We face a conundrum: while some may resist the idea of producing more oil, the reality is that CCUS facilitates the production of cleaner oil, meeting market demand for low-carbon intensity products. For example, hydrogen for industrial use, rather than for transportation, will be the main source of impact for hydrogen production.

Question: What are the biggest hurdles to CCUS implementation?

Answer: Public acceptance and stakeholder activation are critical. The issues surrounding the environmental justice movement and regulatory uncertainties pose significant obstacles to CCUS deployment. The concept of environmental justice remains largely undefined, and it is often subject to individual interpretations. This complicates the assessment of its adequacy in community engagement. In turn, the lack of clarity in defining environmental justice and community engagement creates uncertainty for investors and project developers.

These uncertainties, or the "known unknowns," present major challenges that hinder investment. Despite acknowledging the imperative of environmental responsibility, shareholders remain cautious.

Regulatory processes must evolve to provide clarity and streamline permitting, fostering investor confidence. Additionally, the absence of carbon taxes or mandatory requirements further complicates the investment landscape. All this hinders the scalability of CCUS efforts.

Question: What are some technological challenges with CCUS implementation?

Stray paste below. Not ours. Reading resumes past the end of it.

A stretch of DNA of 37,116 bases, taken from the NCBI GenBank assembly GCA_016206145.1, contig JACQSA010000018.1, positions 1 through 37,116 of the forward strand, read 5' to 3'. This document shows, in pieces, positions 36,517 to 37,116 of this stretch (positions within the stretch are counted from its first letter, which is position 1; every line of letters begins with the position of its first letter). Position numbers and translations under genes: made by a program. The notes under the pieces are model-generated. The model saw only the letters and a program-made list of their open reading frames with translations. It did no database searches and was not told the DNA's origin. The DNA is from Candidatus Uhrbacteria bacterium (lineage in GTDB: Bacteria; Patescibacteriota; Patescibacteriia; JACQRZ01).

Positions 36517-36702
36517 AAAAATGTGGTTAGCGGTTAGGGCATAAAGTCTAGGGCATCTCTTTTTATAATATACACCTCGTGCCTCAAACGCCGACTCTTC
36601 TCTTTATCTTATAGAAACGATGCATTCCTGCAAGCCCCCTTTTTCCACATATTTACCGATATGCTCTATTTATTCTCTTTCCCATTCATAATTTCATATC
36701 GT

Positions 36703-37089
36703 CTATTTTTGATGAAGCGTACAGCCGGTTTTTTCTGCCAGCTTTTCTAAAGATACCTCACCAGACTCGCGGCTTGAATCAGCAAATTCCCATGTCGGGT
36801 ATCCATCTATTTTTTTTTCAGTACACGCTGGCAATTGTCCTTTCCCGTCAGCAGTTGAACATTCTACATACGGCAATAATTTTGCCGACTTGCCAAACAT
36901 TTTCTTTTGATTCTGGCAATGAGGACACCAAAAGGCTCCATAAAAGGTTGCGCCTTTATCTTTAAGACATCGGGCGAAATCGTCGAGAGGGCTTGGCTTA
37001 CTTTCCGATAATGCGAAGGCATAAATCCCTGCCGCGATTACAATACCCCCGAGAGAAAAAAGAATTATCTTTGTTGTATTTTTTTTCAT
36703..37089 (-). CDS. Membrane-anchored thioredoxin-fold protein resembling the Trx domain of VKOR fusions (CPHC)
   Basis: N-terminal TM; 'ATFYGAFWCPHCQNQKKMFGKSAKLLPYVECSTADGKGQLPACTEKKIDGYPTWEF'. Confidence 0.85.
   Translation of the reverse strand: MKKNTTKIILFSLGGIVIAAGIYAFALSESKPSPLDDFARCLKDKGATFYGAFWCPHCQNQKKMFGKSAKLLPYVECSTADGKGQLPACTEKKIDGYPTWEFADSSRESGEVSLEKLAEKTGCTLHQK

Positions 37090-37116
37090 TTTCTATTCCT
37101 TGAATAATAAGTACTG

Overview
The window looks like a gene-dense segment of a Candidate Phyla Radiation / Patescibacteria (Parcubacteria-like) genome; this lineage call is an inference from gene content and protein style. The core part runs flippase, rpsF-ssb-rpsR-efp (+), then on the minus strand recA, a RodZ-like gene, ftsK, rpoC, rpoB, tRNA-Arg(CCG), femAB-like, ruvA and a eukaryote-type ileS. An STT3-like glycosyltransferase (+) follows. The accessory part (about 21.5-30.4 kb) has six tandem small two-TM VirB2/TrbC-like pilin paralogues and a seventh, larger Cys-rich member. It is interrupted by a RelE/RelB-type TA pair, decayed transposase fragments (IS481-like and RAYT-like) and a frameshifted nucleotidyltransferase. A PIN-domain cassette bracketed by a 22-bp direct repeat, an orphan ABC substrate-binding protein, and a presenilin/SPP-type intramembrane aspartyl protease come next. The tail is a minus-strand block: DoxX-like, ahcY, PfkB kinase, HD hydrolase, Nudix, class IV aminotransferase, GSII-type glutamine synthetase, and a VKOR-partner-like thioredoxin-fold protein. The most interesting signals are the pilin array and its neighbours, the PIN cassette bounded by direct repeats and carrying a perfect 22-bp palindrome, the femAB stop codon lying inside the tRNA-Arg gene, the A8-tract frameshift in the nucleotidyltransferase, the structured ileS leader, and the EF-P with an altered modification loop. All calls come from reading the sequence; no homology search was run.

Answer: On an international scale, the narrative of CCUS implementation is expected to unfold offshore, whether in deep waters or shallow seas, rather than in residential areas onshore. Offshore applications may offer viable solutions in regions with distinct geological characteristics, highlighting the importance of adapting CCUS strategies to local contexts. However, to ensure successful deployment, robust methods for measurement, monitoring, and verification are necessary.

Enhanced oil recovery (EOR) is critical for CCUS, but it necessitates a commitment to long-term measurement and verification of CO2. For example, there is significant interest in EOR in the US. However, some operators are inclined towards solely assuming class 2 well responsibility for EOR injectivity, avoiding long-term commitments to CO2 measurement and monitoring for safety. Operators must prioritize long-term CO2 measurement and verification to ensure safety. It's a trade-off - those opting for CO2 utilization must adhere to stringent measurement and verification standards.

These measures are essential for addressing concerns related to leakage, safe storage, and long-term liability. Striking a balance between reaping benefits and assuming responsibility is essential for successfully implementing CCUS technologies and for societal acceptance and trust in these technologies. Robust monitoring and verification will be critical for implementing this technology without looming concerns that something will bubble up in your backyard or offshore.

In our upcoming post, we'll delve further into the technological opportunities linked with the worldwide deployment of CCUS, drawing from the same insightful conversation.